“Every time we went there, my worries about the pandemic and everything else totally disappeared. One night, after Róise had a decent nap, we all headed down to the lake just before midnight. We went out on our paddleboards and the way the water lit up beneath us was absolutely breath-taking. We made memories for life. Róise loved it, she thought it was some kind of fairy dust under the water!”
Another highlight for Róise during that summer was a trip to Ardmore, which saw the family try out glamping for the first time.
“We stayed in these glamping pods that were right beside a petting zoo. I’d expected it would be a holiday that would mostly suit Róise, but it was actually great for all of us,” Eimear says. “I never thought camping would work before, because we just need so many toys, gadgets, phones and all the rest that we wouldn’t be able to keep charged and lug around with us.
“The glamping pods have absolutely everything you could need though. You get to feel like you’re surrounded by nature while not being cut off from the essential parts of life as a parent either. Róise loved seeing all the animals, and she got to make some lovely little friends too.
“There aren’t that many pods on the site so you get to know and trust everyone, and Róise got to play with two girls camping next to us. She had other children to hang out with, and they were all free to roam around on their own because the camp site was so safe. Once you get into it, you close the gate behind you and you don’t have to worry about any speeding cars or whoever else could enter. She got to run wild while we could sit back and relax knowing she was safe and having a good time. That’s all any parent could ask for from a holiday really.”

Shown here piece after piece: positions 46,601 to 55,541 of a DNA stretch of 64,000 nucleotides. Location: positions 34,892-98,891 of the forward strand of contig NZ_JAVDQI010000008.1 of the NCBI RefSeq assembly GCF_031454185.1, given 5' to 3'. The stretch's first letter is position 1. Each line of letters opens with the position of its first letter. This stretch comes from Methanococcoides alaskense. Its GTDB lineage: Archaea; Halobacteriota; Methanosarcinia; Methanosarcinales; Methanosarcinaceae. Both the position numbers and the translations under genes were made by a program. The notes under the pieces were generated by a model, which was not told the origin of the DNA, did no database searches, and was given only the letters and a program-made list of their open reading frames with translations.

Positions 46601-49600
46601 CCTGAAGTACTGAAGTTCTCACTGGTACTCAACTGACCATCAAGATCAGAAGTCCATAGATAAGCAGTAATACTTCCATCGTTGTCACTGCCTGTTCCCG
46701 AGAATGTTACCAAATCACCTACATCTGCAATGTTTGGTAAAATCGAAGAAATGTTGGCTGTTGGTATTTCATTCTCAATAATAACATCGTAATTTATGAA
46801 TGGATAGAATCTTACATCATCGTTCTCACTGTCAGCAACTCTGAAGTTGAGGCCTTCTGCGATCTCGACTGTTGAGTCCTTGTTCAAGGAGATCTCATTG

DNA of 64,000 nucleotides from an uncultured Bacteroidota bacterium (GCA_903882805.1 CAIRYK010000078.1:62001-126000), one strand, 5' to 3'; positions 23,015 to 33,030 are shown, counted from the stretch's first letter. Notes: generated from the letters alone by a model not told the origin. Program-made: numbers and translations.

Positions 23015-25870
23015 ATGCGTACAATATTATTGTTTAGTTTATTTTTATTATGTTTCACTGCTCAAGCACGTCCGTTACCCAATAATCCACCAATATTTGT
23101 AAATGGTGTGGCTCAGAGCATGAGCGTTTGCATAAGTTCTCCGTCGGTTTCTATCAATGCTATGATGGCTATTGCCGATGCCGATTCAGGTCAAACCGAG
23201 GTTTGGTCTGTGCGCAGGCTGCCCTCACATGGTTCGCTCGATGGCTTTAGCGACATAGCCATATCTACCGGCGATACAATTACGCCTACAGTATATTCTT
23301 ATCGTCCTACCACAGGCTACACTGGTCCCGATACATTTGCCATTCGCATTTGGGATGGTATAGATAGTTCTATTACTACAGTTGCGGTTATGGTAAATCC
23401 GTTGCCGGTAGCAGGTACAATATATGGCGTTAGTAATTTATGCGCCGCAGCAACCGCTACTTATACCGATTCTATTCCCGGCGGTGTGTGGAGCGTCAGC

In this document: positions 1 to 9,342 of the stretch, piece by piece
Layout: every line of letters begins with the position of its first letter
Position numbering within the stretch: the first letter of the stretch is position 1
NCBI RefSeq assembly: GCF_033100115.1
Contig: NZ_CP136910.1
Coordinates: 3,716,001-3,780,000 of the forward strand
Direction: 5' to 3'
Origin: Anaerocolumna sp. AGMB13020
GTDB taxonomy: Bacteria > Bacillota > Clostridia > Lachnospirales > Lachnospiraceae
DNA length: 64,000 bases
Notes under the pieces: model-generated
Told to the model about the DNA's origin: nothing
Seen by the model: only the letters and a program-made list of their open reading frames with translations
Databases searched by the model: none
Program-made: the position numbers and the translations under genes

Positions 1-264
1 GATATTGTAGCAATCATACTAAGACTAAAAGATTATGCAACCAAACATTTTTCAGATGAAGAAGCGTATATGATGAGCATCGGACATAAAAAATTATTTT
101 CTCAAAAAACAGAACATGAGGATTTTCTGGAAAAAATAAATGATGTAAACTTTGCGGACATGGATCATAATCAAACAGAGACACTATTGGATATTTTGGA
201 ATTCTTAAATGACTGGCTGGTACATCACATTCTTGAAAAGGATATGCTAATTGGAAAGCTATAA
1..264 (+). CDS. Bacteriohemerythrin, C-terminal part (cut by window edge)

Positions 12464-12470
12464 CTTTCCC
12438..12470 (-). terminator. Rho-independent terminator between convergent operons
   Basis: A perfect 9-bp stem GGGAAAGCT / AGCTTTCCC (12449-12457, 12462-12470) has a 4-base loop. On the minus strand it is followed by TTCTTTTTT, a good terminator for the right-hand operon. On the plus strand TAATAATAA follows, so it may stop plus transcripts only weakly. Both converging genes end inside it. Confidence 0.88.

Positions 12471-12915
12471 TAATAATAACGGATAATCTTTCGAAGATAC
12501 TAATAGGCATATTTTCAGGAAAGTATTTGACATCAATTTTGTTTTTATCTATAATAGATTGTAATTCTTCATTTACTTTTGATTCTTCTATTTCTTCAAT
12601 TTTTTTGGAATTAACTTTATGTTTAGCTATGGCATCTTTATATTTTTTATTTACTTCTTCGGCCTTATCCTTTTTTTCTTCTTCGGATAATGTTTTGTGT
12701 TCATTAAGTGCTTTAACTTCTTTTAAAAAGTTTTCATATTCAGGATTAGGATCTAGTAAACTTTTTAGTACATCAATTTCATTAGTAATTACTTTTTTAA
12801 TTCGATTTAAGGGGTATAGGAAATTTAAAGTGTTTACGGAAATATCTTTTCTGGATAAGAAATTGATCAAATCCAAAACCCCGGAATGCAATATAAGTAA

In fact, the family’s staycations have ticked so many boxes that Eimear is unsure whether they’ll ever be lured towards the likes of Lanzarote again.
“If you get good weather for an Irish holiday, it’s an unbeatable destination. It’s also just so much more convenient. If you’re not going on a plane you can just take the car and pack everything you could want or need. That’s a huge swaying factor for me. I’m not joking, you’d want to see what was in the boot when we headed off last summer — we brought absolutely everything!
“We even got to pack our SUPs (stand-up paddleboards) and safety gear too, which were our one big spend during the pandemic, and meant we saved so much by not booking activities or expeditions during our stay. Having more room to pack is a great reassurance, especially for us because Róise has severe food allergies. The fact we can bring all her familiar, safe foods with us is such a comfort. I’d hate to be bringing things like that through customs!”
Another great comfort of staycations, in Eimear’s eyes, is that they’re also a way of being kind to the planet.
“I think climate change is going to be the real driver behind why people will choose to stay in Ireland for their holidays, more than any lingering fear of coronavirus. I think people are starting to realise that we all need to take some responsibility for the environment. I really believe in a few years’ time it will be an ethical dilemma, deciding how many times a year a person should fly abroad. For me, at least, I’d be much happier to stay in Ireland and support our local economies, especially as we’re coming out of an awful pandemic.”